Of course, all theater productions have a location, but in two current very different, area plays, audiences are especially drawn into the site, which plays a distinctive part. And in both, music weaves the storylines together.
● “The …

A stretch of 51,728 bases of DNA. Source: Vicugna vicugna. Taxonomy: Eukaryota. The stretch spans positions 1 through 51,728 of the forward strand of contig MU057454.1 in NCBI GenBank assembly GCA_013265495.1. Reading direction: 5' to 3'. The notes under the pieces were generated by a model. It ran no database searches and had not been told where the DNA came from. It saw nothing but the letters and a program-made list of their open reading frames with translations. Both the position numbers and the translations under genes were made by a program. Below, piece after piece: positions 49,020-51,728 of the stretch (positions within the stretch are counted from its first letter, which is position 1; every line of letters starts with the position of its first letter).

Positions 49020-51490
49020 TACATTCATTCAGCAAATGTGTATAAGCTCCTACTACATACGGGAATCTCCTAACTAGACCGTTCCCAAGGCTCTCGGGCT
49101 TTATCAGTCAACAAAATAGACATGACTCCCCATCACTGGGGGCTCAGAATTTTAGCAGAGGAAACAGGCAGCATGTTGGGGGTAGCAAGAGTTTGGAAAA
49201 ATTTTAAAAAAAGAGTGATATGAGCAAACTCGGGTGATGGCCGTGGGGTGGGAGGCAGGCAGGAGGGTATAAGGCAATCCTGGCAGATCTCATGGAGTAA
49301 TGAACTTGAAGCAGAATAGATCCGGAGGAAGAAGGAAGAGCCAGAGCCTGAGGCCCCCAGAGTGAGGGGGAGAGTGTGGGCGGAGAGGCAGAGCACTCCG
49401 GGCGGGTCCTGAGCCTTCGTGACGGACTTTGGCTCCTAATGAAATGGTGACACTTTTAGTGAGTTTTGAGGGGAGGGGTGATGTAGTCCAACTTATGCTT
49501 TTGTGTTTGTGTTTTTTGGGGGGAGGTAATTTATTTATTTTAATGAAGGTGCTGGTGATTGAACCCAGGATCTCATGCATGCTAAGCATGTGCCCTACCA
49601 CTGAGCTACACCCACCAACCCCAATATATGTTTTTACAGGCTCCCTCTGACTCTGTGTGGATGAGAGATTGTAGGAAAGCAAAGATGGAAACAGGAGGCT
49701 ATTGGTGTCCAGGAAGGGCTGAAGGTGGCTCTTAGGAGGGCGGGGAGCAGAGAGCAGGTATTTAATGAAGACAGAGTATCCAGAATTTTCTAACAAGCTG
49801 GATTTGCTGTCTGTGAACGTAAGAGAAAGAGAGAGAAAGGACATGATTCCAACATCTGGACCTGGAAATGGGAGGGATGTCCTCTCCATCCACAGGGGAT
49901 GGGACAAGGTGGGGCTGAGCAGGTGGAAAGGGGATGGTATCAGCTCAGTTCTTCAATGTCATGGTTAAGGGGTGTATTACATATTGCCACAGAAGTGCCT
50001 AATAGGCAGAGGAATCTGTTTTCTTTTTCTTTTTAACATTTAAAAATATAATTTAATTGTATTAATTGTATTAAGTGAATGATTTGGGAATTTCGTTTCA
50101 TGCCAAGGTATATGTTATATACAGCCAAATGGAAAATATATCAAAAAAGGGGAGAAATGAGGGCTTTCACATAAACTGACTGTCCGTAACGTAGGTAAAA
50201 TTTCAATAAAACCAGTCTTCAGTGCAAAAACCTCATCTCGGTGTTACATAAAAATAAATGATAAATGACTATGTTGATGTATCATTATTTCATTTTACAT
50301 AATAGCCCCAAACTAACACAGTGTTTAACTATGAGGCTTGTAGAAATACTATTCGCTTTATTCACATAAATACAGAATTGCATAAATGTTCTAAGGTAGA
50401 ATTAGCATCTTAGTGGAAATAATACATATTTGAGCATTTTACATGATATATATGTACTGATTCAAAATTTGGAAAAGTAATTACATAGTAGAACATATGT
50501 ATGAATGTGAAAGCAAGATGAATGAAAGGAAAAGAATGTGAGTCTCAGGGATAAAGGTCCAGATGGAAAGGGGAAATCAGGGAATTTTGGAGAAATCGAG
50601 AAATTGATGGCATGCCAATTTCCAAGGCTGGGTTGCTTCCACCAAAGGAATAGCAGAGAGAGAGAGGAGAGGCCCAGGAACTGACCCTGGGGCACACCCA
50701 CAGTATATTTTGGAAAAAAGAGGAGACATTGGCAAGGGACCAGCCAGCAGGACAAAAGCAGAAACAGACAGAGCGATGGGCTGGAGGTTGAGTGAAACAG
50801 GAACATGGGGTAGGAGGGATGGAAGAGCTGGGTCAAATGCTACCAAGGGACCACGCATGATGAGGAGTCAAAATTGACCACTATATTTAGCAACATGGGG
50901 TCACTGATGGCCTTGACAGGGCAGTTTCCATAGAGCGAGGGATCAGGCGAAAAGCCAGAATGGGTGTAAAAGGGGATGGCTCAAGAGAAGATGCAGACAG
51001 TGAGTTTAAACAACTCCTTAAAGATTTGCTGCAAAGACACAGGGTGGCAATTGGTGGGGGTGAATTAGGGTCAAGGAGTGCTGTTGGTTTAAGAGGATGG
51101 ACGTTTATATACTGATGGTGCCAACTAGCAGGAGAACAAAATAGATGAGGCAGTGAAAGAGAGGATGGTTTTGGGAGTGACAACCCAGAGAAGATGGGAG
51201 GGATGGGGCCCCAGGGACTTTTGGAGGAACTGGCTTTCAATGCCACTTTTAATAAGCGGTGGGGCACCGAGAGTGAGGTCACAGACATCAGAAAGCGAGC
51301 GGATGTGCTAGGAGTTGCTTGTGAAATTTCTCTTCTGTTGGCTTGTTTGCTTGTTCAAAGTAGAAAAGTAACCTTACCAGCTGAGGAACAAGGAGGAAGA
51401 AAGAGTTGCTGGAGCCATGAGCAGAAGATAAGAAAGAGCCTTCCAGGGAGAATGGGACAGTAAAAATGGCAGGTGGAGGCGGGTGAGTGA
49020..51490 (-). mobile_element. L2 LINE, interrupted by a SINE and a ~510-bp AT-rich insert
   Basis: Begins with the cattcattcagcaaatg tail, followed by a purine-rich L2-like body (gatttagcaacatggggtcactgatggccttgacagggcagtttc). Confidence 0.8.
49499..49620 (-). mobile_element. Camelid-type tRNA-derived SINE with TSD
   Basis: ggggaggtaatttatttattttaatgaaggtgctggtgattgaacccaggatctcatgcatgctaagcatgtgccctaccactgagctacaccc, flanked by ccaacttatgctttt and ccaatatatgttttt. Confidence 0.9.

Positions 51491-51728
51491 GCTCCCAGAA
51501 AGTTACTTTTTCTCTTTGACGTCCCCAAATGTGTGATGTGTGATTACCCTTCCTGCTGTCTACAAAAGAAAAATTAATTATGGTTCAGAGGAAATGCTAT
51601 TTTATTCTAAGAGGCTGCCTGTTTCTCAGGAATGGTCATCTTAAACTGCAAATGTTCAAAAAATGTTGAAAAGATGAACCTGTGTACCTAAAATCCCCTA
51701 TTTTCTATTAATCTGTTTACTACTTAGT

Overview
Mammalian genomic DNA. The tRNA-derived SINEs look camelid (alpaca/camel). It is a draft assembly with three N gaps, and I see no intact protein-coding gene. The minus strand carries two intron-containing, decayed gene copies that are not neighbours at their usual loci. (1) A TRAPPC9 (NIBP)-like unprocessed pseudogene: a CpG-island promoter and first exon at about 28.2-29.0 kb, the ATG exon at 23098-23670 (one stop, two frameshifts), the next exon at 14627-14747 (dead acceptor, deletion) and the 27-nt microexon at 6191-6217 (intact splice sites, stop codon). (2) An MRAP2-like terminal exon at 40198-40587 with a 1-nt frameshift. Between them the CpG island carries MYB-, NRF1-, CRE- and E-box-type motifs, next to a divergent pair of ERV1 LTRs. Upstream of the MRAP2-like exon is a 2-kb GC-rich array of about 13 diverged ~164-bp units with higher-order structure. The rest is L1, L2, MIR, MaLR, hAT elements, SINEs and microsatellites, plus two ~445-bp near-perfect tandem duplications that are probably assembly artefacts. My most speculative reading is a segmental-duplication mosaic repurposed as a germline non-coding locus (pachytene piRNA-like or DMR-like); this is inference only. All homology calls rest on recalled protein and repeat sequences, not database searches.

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Of course, all theater productions have a location, but in two current very different, area plays, audiences are especially drawn into the site, which plays a distinctive part. And in both, music weaves the storylines together.● “The Happiest Song Plays Last” by Quiara Alegria Hudes, a Pulitzer Prize winner, at Curious Theatre in Denver through Feb. 18, is the third — and I think most engaging segment — of “The Elliot Plays.” Theatrical storytelling which started in the last season, follows a young returned Puerto Rican/American veteran, Elliot, portrayed by Thony Mena, who is seeking a way out of wartime nightmares. He’s a Philadelphia city boy, but influenced by familial folklore and music as he finds a path. Activism plays a part in this play, which opens with a traditional band and singers. Elliott is a movie star on location in Jordan. Throughout, he is in contact with his activist cousin Yaz (GerRee Hinshaw), whom we met in the last play, and her story evolves throughout as well. Both storylines are appropriate here and now.The two-part set, designed by Markus Henry, features Yaz’s Philadelphia kitchen and home on one side and a movie set in Jordan on the other, while the musicians, especially luminous Satya Chavez, flow back and forth across the entire front part of the stage. Complex and multi-layered, it all flows well under Chip Walton’s careful direction.● “Avenue Q,” playing through Feb. 4 at Town Hall Arts Center in Littleton, is a Triple Tony winner (Best Musical, Score, Book) and plays out in front of the apartment street front, cleverly designed by Michael Duran, with operant doors and windows. Its use of large hand puppets, and a few humans, is a unique presentation, requiring some extra skills from the actors/vocalists. Director Robert Wells called veteran choreographer/director Nick Sugar to help with complex moves. (At points, actors are singing and dancing in two voices, with a different puppet on each arm.)Recent college graduate Princeton (Charlie Schmidt and puppet) enters looking for an apartment he can afford and soon meets young teacher Kate Monster (a terrific Carolyn Lohr) who longs to build a school for little monsters — “people of fur.” Other residents include Trekkie Monster, a porn fan (TJ Hogle); Christmas Eve, an Asian therapist (Arlene Rapal), whose wedding attire is noteworthy; her fiance Brian; tough-talking puppet Nicky (Mark Shonsey); and the Bad Idea Bears (Hogle and Leslie Randle, who also plays overbearing Mrs. Thistlethwaite, Kate’s boss.) Gary Coleman, the apartment manager, is played by Anna High, who has filled the role multiple times. This diverse crew of puppets and people lapse into profane language at times, not appropriate for little people, whom you might think are the audience for a show inhabited by puppets. Fast, funny and charming!If you go“The Happiest Song Plays Last” plays through Feb. 18 at Curious Theatre, 1080 Acoma St., Denver/Golden Triangle. Tickets: curioustheatre.org, 303-623-2349. “Avenue Q” plays through Feb. 4 at Town Hall Arts Center, 2450 W. Main St., Downtown Littleton. Tickets: townhallartscenter.org, 303-794-2787, ext. 5.
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